Under the ACA, in New York State, a patient is expected to resolve all issues with the corporation he pays premiums to for health insurance. I will lay out the cul du sac of non-help a NYS citizen experiences in the State of New York. It is a seemingly robust system, with numbers for consumer help hotlines. An hour’s investigation reveals that it is not even a fig leaf of a regulatory system. Presumably the only action a New Yorker can take for denial of service, after calling all of these numbers, is an Article 78, assuming one could find the legal grounds to not have it dismissed.
The health insurance company may deny services for any number of plausibly innocent-sounding reasons. Claims are denied for: errant CPT code, two numbers transposed on the NPI, wrong NPI, incorrect service code specified, something related to customer MOOP. (The PPACA is a treasure trove of acronyms).
What follows is a map of the regulatory cul du sac and some examples of this widespread silent profit-driven campaign against the most vulnerable of New York State’s health care recipients. It is my hope that your office will propose legislation to make corporations accountable for the worst of these practices.
blah blah blah…
for some reason I can’t focus much on this hideous, but important, task today.
Maybe it’s the image of a group of grinning elected white male imbeciles in suits, in a White House garden photo op yesterday, celebrating their impressive two vote “victory” in the House, passing a secret bill to abolish Obamacare.
The bill was never debated, its text wasn’t circulated before the vote, its economic impact was not scored by the CBO, but it satisfied the most implacably right wing members of the House. An actual 1930 lynch mob could not have looked more delighted, posing under a swinging corpse. The president laughed, asked playfully “can you believe it?” about him being the president. Then he set off, three hours late, to meet the prime minister of Australia and tell him that Australia’s health care system (public) is much better than America’s.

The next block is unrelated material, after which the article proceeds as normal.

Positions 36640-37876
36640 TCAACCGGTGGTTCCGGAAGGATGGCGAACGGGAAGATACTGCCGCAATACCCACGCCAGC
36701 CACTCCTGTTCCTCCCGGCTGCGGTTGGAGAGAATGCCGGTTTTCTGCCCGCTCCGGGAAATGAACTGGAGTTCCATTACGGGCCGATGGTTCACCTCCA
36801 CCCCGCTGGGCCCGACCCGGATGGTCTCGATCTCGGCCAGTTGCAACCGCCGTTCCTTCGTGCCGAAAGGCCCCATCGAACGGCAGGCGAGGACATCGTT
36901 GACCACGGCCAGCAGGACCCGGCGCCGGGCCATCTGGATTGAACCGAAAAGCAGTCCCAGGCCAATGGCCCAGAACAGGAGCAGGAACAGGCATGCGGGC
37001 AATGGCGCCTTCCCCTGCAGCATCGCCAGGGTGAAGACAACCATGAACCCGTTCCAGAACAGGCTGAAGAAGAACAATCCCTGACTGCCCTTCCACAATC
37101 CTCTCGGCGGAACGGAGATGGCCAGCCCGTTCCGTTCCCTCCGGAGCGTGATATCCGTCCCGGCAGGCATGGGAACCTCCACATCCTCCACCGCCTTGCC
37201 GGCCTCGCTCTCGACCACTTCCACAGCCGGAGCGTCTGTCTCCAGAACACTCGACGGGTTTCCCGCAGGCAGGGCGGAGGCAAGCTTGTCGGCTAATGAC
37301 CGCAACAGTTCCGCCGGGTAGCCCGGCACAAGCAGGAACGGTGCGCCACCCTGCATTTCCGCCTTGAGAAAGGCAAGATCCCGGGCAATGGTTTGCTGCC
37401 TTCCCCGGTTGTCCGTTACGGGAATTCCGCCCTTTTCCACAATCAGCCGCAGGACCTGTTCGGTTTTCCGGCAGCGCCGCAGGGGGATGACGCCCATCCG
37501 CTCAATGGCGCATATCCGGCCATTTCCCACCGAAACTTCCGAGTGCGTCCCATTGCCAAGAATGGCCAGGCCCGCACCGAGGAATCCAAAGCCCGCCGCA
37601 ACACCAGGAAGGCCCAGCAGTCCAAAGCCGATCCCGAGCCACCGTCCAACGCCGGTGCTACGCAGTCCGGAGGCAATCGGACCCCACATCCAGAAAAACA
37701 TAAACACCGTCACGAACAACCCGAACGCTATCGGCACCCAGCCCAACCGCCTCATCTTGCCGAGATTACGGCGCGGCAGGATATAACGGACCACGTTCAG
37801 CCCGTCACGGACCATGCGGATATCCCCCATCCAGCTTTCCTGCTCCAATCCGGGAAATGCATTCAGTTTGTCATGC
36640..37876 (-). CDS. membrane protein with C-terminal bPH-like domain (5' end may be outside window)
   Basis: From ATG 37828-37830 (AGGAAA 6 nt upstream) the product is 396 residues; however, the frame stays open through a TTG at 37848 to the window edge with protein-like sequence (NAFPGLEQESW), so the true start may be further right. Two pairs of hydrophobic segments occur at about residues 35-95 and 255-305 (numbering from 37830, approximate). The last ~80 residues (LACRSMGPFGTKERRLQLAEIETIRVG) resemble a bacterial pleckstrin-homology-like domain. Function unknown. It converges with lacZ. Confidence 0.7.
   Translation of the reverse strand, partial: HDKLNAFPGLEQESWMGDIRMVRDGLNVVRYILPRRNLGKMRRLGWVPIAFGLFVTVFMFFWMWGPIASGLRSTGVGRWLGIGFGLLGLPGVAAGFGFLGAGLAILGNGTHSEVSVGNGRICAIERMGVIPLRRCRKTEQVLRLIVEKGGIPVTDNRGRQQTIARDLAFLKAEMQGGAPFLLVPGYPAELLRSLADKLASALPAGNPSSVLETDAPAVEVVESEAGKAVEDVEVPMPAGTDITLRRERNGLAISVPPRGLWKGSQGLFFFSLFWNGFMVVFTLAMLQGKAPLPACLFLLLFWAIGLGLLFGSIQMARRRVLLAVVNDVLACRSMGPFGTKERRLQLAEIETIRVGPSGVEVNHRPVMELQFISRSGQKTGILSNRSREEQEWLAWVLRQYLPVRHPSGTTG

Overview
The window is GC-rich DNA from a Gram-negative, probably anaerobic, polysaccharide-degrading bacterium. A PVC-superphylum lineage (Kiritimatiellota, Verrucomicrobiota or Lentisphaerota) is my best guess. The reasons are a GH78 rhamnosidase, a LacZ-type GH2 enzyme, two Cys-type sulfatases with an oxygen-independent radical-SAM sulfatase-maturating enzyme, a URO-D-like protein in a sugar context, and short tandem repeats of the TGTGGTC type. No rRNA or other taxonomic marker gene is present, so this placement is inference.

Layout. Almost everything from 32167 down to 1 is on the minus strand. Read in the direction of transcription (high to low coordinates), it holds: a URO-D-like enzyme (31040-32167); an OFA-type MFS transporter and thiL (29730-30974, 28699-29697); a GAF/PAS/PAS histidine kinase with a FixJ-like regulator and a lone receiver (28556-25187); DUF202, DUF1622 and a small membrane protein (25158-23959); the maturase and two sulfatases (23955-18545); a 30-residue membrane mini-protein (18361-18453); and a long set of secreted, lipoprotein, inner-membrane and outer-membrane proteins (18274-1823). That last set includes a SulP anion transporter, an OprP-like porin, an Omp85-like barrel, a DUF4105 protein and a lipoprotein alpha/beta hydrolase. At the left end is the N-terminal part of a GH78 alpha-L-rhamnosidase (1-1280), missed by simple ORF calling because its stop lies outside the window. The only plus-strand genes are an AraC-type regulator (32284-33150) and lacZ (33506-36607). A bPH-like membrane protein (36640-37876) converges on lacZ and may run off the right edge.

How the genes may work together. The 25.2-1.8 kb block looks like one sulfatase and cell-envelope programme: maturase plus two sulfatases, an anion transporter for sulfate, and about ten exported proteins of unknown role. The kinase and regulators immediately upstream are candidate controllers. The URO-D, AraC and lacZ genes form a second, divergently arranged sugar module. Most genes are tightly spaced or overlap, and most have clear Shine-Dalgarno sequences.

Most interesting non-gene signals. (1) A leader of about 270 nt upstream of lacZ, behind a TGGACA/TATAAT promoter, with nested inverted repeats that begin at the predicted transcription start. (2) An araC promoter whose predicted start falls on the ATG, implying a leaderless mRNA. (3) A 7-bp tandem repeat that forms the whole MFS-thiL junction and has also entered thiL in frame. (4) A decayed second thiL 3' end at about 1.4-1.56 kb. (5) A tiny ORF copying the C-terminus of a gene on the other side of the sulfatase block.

As for moving America back toward the 45,000 annual preventable deaths due to lack of affordable health care, I guess this president hasn’t had time to staff the CDC and pull down its website, as he’s already had his people do with Civil Rights and science-based Environmental information on government sites. Visit The Center for Disease Control’s site while you can.
You can read for yourself Harvard Medical School’s dire accounting of uninsured Americans’ greatly increased chance of death here. Thousands more will die, if the Republicans in the Senate can only change the rules so their 52% can pass the long-awaited law to wipe Obama’s signature legislation off the books. On the other hand, and to be fair, the incredibly rich will get richer.
We live in a country that accepts the preventable deaths of tens of thousands of its citizens a year as part of the price of freedom– the freedom of talented health insurance CEO-investor types, like Jared Kushner’s equally well-born younger brother, Joshua, who has much of his $1,500,000,000 investment fund invested in health-insurer Oscar, to reap unlimited financial rewards for their selfless service.
I’ll hope to finish my letter to the A.G. in a few days. I have to put on my rain clothes and pedal my bike through the dirty rivulets of lower Manhattan.